One of Luton's most fierce defenders is Yenkofa Afrique, who owns businesses in High Town, one of its most recognisable inner areas.

The 44-year-old owns a barbershop and an African-Caribbean grocery store named after him, and says he "fully disagrees" with the poll.

"There’s crime everywhere – it’s in Westminster and even in the White House," he says.

"We love this town. If we don’t make it right, nobody will do it for us.

"High crime rates and drugs are everywhere. Luton people don’t do drugs. The drugs come from the city – we are not drug dealers here."

Yenkofa's mother Kafui, who runs his shop, adds: "I've been here since 1990 and I've seen nothing wrong with Luton. I brought up two boys here who own businesses.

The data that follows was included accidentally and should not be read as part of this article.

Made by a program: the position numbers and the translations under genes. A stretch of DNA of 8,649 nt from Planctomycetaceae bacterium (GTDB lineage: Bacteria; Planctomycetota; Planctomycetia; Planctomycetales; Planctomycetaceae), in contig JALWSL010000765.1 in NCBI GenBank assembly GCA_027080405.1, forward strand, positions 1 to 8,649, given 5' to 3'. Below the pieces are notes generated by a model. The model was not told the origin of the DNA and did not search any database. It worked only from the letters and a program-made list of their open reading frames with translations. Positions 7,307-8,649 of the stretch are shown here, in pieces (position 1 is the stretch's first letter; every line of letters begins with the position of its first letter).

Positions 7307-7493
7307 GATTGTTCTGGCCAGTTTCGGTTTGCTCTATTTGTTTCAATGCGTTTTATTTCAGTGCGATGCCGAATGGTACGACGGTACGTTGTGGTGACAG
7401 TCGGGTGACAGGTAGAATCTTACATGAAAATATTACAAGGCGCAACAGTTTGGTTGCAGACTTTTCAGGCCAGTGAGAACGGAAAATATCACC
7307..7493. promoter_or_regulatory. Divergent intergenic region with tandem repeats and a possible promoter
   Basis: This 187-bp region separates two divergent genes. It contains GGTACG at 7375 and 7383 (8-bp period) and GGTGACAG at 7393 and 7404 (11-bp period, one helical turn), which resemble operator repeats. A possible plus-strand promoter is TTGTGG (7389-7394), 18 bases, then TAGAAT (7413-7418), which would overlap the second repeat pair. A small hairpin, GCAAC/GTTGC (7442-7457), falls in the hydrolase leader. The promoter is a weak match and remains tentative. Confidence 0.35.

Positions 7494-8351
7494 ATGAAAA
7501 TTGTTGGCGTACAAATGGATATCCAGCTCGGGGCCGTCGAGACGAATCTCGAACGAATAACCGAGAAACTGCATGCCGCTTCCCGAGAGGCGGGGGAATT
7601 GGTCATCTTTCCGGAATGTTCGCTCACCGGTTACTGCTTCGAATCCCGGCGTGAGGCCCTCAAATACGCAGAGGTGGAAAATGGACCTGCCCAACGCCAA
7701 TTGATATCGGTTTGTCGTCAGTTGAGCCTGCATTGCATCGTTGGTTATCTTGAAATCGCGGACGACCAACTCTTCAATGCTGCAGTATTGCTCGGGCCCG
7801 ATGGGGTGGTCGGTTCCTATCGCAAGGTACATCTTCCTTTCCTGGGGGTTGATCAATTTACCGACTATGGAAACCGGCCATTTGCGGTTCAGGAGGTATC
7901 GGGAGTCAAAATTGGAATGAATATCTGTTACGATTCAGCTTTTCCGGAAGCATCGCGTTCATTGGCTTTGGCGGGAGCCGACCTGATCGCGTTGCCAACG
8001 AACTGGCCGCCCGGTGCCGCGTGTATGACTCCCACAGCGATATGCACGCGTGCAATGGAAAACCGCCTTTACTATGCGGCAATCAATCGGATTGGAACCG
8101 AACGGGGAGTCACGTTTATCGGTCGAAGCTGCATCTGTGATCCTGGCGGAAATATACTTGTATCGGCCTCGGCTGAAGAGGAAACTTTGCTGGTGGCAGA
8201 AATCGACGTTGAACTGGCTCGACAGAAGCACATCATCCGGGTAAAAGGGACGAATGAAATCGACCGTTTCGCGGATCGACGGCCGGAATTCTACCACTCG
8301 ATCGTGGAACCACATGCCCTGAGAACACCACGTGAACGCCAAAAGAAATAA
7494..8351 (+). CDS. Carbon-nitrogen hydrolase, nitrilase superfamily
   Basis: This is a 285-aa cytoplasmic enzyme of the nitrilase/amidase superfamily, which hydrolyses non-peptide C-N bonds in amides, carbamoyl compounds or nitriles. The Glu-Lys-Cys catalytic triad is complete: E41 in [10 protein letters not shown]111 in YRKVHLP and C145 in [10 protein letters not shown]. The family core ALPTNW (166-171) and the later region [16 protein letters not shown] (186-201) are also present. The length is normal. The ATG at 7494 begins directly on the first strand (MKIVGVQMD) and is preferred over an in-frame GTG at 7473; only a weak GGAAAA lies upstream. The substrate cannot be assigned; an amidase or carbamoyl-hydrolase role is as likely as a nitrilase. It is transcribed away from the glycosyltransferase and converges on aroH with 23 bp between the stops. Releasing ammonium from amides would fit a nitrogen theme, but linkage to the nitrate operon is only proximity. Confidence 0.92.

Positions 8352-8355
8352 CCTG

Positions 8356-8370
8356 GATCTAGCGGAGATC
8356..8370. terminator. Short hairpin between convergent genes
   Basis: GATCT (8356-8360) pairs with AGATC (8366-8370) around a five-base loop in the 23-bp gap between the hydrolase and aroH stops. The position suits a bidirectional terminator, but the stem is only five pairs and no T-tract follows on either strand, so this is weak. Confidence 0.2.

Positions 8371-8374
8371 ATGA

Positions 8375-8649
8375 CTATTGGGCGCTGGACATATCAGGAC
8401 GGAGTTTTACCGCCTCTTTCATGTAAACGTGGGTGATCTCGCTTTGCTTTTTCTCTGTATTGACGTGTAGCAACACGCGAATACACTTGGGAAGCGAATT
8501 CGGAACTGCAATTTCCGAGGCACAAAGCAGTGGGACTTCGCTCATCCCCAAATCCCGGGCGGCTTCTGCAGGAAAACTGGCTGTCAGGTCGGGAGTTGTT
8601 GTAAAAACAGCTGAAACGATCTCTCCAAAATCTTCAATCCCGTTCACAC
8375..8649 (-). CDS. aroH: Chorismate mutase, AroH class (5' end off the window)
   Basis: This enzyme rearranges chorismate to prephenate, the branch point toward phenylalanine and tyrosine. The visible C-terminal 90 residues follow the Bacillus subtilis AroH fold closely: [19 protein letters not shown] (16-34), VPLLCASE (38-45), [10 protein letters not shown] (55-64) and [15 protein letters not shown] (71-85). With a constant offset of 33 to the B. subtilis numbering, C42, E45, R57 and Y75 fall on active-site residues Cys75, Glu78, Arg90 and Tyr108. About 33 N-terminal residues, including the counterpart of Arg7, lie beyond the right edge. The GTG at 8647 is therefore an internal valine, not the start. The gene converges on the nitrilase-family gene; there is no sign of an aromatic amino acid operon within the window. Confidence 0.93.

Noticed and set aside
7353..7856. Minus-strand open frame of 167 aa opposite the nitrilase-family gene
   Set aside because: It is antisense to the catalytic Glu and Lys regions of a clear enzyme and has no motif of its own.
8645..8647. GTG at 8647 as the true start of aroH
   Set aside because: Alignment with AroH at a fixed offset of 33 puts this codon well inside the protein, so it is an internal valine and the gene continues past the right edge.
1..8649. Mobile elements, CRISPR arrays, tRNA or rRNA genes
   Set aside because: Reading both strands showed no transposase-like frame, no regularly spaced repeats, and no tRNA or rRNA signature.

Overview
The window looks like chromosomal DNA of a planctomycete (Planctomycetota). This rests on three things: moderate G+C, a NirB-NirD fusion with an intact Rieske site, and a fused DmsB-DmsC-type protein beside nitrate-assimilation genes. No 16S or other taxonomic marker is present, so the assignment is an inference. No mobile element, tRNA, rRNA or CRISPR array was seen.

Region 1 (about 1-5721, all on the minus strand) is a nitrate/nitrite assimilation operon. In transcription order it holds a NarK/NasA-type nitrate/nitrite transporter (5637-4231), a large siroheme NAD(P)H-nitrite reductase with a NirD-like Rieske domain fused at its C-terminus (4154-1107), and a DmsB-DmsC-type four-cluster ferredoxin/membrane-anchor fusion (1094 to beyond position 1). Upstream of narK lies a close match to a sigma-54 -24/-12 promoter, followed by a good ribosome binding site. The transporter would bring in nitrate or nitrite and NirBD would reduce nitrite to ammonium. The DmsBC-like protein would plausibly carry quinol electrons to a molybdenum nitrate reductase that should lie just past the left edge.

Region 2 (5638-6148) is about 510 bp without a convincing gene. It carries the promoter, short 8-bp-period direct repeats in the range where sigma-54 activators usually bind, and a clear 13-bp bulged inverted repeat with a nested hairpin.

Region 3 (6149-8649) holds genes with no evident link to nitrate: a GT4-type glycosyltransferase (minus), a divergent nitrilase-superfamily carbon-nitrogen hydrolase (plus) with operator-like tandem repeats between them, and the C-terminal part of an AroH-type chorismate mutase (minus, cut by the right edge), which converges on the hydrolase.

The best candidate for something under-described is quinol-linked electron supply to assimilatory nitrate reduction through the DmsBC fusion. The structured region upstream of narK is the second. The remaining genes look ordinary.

"Crime has reduced significantly. The government and the police have done a lot.

"People try to bring things in here because they think we have a reputation, and we kick them out. Luton has its own way of managing itself and we're okay."

Milanka Appuhamy, 44, who has lived in Luton for 10 years and runs an Indian restaurant called Ceylon Pantry, also defends her fellow Lutonians.

"People in Luton are not bad – they are lovely and have good hearts," she says.

"I walk these streets every day and nothing has ever happened to me, because when you give respect, you get it back.

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"There are some people who deal in drugs around here and you do have to be careful sometimes, but this is everywhere in the UK and the whole world. Those who work hard survive."

Luton Borough Council declined to comment.